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midnight Donating Member (1000+ posts) Send PM | Profile | Ignore Mon Dec-05-11 02:09 PM
Response to Original message
20. K&R for answers, and the best creative excuses...
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DeSwiss Donating Member (1000+ posts) Send PM | Profile | Ignore Mon Dec-05-11 02:13 PM
Response to Original message
21. ''Why isn't Angelo Mozilo in prison?''
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defendandprotect Donating Member (1000+ posts) Send PM | Profile | Ignore Mon Dec-05-11 02:20 PM
Response to Original message
22. What difference between today's capitalism and the Soprano's. .... ????
Enron/Soprano's -- !!
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dmosh42 Donating Member (1000+ posts) Send PM | Profile | Ignore Tue Dec-06-11 09:08 AM
Response to Reply #22
57. If you remember John Gotti, who they claimed was taking in 20 million a year...
and around the same time of the S&L scandal, some broker by the name of Milliken walked away after paying a 400 million dollar fine! His pictures showed him smiling after that. So, Mafia is small potatoes compared to these crooks!
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Scruffy1 Donating Member (1000+ posts) Send PM | Profile | Ignore Mon Dec-05-11 02:47 PM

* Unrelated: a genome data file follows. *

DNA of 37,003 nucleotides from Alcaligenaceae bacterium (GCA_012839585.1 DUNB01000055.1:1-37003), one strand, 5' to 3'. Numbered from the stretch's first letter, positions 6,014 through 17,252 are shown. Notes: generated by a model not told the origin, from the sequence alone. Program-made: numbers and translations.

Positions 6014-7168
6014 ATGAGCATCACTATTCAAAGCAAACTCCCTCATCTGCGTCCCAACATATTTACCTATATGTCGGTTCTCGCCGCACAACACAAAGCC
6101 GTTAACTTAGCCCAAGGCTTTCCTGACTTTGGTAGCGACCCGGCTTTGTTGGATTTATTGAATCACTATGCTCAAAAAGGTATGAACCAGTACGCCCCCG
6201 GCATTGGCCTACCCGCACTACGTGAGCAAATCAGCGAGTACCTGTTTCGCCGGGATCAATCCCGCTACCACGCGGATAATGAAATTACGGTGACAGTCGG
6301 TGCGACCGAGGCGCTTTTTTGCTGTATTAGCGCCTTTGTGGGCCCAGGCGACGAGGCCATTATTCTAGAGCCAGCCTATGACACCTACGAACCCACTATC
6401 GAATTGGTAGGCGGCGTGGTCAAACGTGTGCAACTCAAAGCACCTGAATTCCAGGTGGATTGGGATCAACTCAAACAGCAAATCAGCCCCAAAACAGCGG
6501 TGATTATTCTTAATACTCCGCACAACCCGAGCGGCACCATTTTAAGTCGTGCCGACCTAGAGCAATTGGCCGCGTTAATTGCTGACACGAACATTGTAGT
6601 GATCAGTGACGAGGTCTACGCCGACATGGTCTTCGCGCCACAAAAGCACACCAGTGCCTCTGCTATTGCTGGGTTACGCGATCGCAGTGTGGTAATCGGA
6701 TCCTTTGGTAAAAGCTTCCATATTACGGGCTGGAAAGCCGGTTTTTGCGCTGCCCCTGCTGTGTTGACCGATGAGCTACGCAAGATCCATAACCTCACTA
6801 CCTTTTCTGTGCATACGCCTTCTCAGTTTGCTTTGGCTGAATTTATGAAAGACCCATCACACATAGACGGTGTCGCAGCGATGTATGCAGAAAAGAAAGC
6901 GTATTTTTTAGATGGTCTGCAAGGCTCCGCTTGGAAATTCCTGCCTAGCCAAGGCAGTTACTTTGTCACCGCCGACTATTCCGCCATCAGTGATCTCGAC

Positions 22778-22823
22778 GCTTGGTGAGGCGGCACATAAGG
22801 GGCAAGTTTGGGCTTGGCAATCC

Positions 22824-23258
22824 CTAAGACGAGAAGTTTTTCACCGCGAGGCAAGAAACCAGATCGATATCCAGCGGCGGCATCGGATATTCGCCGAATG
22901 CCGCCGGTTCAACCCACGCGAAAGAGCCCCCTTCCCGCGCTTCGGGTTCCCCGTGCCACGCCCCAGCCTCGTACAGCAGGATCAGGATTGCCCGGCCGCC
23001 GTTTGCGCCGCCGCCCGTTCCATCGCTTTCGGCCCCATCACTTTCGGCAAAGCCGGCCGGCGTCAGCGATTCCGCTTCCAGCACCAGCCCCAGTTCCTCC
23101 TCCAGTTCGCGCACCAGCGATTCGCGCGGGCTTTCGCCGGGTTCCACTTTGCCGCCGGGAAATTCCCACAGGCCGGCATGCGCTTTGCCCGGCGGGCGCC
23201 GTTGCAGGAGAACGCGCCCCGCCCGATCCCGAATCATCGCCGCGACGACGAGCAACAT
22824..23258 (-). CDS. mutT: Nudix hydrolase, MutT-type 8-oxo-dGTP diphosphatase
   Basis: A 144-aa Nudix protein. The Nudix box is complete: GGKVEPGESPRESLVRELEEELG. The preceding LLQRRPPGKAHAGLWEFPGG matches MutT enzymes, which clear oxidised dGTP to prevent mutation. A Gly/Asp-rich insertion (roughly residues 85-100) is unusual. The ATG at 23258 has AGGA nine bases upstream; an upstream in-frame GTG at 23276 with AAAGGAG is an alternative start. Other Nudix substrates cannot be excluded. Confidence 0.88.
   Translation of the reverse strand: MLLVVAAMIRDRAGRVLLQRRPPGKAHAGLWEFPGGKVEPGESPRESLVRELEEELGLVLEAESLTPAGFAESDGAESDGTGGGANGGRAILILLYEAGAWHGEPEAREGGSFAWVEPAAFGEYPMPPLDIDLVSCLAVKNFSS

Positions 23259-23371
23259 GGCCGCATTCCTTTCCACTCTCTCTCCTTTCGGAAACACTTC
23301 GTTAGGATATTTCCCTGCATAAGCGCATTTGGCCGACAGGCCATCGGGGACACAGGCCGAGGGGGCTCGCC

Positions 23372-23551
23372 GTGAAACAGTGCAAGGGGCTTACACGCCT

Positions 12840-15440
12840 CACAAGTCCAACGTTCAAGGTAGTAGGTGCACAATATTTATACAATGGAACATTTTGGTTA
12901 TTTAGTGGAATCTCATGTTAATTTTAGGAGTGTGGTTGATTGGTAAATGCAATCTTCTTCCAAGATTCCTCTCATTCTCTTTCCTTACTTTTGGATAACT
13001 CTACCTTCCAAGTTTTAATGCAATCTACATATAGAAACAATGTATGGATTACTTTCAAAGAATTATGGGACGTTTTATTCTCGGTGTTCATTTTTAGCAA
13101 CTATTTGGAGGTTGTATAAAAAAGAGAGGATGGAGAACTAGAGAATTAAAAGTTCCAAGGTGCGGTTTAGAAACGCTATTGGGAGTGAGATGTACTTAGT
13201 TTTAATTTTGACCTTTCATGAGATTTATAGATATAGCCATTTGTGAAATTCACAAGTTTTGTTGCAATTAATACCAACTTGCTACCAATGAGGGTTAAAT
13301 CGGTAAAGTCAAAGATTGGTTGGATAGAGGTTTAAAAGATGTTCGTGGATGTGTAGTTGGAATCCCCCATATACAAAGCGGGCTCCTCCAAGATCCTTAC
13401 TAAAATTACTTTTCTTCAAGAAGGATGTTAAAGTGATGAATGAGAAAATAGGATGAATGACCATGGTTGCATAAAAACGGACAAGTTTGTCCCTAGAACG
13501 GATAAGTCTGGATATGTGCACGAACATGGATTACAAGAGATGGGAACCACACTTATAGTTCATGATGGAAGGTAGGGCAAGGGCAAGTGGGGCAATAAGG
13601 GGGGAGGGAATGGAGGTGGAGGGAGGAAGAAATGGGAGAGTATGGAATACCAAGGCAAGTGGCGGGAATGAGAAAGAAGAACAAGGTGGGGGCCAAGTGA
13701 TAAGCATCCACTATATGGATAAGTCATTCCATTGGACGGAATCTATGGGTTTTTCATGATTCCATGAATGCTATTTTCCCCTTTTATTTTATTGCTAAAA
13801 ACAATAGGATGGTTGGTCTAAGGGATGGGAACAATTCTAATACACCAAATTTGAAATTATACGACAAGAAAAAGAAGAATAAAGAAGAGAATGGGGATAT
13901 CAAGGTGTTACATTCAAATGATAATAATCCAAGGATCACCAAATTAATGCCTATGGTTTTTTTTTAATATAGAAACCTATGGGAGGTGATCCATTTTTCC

Response to Original message
23. Give a man a gun and he can rob a bank....
Give a man a bank and he can rob the world.
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taught_me_patience Donating Member (1000+ posts) Send PM | Profile | Ignore Mon Dec-05-11 02:48 PM
Response to Original message
24. This means nothing - Calling her a "senior executive" is completely off base
This lady was an SVP... nothing at Countrywide at that time. Seriously... 25% of employees were "SVP" and above. She's a low level lackey that was paid to look the other way.
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EFerrari Donating Member (1000+ posts) Send PM | Profile | Ignore Mon Dec-05-11 02:49 PM
Response to Original message
25. K&R And fuck the banksters.
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Enthusiast Donating Member (1000+ posts) Send PM | Profile | Ignore Mon Dec-05-11 02:50 PM
Response to Original message
26. There was fraud in all these companies, not just Countrywide.
And those that engaged in the fraud are awash in cash in overseas bank accounts. Oh the joy of "looking forward".